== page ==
Design pattern for multiple add to basket / quantity discount

27 Sep 2010 - 9:08am
4 years ago
7 replies
1547 reads
Sam Menter
2008

Hi,

I'm looking for examples of best practice for a product page that has multiple buy options. The product has 4 different size options, all with different prices. In addition the prices are discounted if a user buys more than 10, 50, 250, or 1000. So effectively the product has 20 (4*5) different prices.

Now to simplify the page, the pricing could be displayed after a user selects size and quantity, but there's a benefit to the business of displaying all prices, so the customer realises the cost/benefit of buying more or larger product. 

One solution is to display a big table of prices with size on Y and quantity on X, but this looks quite intimidating for the user, particularly as lots of these users are 65+...

Can you show me some links where people have handled this well?

Thanks very much,

Sam

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www.pixelthread.co.uk

Comments

27 Sep 2010 - 11:22am
Sam Menter
2008

PS does this still work as an email list? It used to be really good, but then got spammy and then I stopped receiving email altogether...

27 Sep 2010 - 2:19pm
smitty777
2010

Sounds like Ajax to the rescue to me.  I would definitely not put all this in a table, if I'm understanding your problem correctly. Maybe not this exact interaction, but how about selecting dropdowns or (even better) sliders that automatically update the price based on the settings?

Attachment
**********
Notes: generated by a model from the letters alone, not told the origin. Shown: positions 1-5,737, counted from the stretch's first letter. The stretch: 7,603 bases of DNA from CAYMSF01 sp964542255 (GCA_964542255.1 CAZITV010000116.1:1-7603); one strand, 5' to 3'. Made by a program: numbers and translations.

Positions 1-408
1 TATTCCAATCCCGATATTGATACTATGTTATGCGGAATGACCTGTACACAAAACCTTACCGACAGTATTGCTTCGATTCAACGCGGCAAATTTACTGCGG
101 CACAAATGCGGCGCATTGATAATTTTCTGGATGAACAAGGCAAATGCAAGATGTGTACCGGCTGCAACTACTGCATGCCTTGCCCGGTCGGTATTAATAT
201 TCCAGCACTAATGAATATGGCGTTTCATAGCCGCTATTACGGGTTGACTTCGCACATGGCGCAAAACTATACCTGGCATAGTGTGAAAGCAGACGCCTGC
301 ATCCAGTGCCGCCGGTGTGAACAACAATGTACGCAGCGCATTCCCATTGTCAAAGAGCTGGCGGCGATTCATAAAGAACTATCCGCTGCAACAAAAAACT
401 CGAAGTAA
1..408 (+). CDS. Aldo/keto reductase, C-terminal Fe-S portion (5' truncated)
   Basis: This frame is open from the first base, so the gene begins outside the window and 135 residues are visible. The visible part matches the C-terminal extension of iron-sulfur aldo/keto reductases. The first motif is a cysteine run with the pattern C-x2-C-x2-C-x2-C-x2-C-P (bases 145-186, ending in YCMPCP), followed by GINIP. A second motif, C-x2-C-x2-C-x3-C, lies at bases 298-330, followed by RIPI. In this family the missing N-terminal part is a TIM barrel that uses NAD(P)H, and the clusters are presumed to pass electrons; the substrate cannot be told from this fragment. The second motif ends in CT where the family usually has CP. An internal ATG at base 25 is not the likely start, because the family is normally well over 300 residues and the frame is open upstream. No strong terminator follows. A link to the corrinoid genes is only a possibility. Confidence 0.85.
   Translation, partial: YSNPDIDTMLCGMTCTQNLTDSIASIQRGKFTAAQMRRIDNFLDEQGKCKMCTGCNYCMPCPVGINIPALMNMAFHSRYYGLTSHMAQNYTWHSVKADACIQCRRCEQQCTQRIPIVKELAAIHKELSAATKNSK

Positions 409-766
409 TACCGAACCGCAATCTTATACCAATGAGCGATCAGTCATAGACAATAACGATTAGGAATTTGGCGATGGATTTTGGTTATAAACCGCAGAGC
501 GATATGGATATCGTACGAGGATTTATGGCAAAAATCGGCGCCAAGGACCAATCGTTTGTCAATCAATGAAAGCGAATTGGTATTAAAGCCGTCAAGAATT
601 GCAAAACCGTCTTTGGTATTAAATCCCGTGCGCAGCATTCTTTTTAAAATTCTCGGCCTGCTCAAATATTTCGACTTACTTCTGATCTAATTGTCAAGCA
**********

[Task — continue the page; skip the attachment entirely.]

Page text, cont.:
27 Sep 2010 - 3:26pm
Sam Menter
2008

I'm liking the cut of your jib, definitely space for some ajax wizardry. I'd like to use sliders, but the site audience includes lots of 65+ users, who might find them a block, but I guess if they're intuitive enough they could work

28 Sep 2010 - 8:10am
smitty777
2010

I agree about the demographics issue too, Sam (that's actually why I had "...not this exact interaction.." in the orig post).  It's a tough one, not only because of the motor/coordination issue with that age group, but the possible lack of computer expertise.  Since you only have 4x5 options, you might be able to get away with using larger buttons (Fitt's  - it's the law!).   As far as the computer savvy aspect of it -that's where your design magic comes into play.  Oh yeah, and usability testing. 

28 Sep 2010 - 4:03pm
Ivan Burmistrov
2009

I think this case may have different solutions depending on the product. What product do they sell?

28 Sep 2010 - 4:24pm
Sam Menter
2008

Plants and trees - so sometimes people buy big batches e.g. if planting a hedge...

29 Sep 2010 - 4:35pm
Ivan Burmistrov
2009

In case of a hedgegrow, I might try the following approach:

ask the customer about the length of hedge and its height and then offer a “turnkey solution” showing the number of plants necessary and their (discounted) price.

(In case of a garden, ask about its acreage etc.)

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